Teacher performance assessments offer an opportunity for preservice teachers to practice interpreting an audience’s values and priorities. Guiding questions and rubrics that are associated with specific assessment tools actually provide useful information about the assumptions, beliefs, and values held by the designers and scorers. We begin with the assumption that the audience of an assessment is knowable, and that understanding that audience can empower us to better advocate for our professional choices. For example, Task 1 of the edTPA requires preservice teachers to explain the instructional focus of a lesson sequence, as well as how well this focus aligns with their planned teaching/learning strategies and assessments. From these questions, preservice teachers can infer that the edTPA audience values the basic principles of backwards design.


Assessment rubrics provide preservice teachers with additional information, detailing how their audience will actually interpret evidence from their teaching. By analyzing the rubrics, we guide our preservice teachers to ask themselves, “What does my audience value?”, which we may assume would represent criteria for a “passing” score. To help our preservice teachers make these connections clear, we ask them to collaboratively complete graphic organizers that connect the commentary questions, rubric language, and what they can infer about audience values/beliefs from each (for example, see the first four columns of Figure 1).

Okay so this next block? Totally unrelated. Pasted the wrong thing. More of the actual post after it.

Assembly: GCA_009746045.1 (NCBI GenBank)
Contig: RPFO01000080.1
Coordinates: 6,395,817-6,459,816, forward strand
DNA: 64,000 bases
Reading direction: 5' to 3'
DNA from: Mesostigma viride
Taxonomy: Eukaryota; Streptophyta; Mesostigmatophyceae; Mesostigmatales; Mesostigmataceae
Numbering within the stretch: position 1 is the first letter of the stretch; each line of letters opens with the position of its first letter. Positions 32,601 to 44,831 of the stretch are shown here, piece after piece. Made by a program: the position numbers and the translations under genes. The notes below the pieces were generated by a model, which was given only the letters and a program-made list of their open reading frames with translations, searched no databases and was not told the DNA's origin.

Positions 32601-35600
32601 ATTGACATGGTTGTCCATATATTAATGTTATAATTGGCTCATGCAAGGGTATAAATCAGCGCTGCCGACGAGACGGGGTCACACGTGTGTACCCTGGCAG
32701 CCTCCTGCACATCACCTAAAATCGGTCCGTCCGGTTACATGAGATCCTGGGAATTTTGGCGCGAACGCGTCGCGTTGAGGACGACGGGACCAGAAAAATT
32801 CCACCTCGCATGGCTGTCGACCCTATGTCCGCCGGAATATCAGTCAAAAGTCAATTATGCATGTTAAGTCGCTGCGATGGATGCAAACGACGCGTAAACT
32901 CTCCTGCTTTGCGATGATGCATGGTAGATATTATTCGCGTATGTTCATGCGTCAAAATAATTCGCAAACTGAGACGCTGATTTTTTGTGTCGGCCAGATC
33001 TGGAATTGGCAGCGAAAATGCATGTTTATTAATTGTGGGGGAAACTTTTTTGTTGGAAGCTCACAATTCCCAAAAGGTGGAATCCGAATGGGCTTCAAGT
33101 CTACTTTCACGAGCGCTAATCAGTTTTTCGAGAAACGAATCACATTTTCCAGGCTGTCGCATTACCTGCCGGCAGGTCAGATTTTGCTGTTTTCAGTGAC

As we deconstruct the materials associated with teacher performance assessments, we also ask our preservice teachers, “To what extent do these criteria and values represent who you are and what you believe about teaching?” Finding common ground with their audience may help preservice teachers take greater ownership over their message. Although many important elements of teaching are not adequately represented in teacher performance assessment prompts, materials, or rubrics, our candidates most often agree with core elements represented in the assessments.


Figure 1: Graphic organizer to practice audience analysis

Topic/Task

Language from prompt (What is this question asking me?)

Language from rubric (What are expectations for a “passing” score?)

What does this audience value (based on the question and rubric language)?

What claim do I want to make to this audience, about this aspect of my teaching?

What evidence can I provide to support my claim?

Example:

Planning

How do I use knowledge of student abilities and interests to inform planning?

Planning includes evidence of response to students’ prior learning and interests/ assets

Student-centered approaches; new instruction should connect to prior learning and interests; formative assessment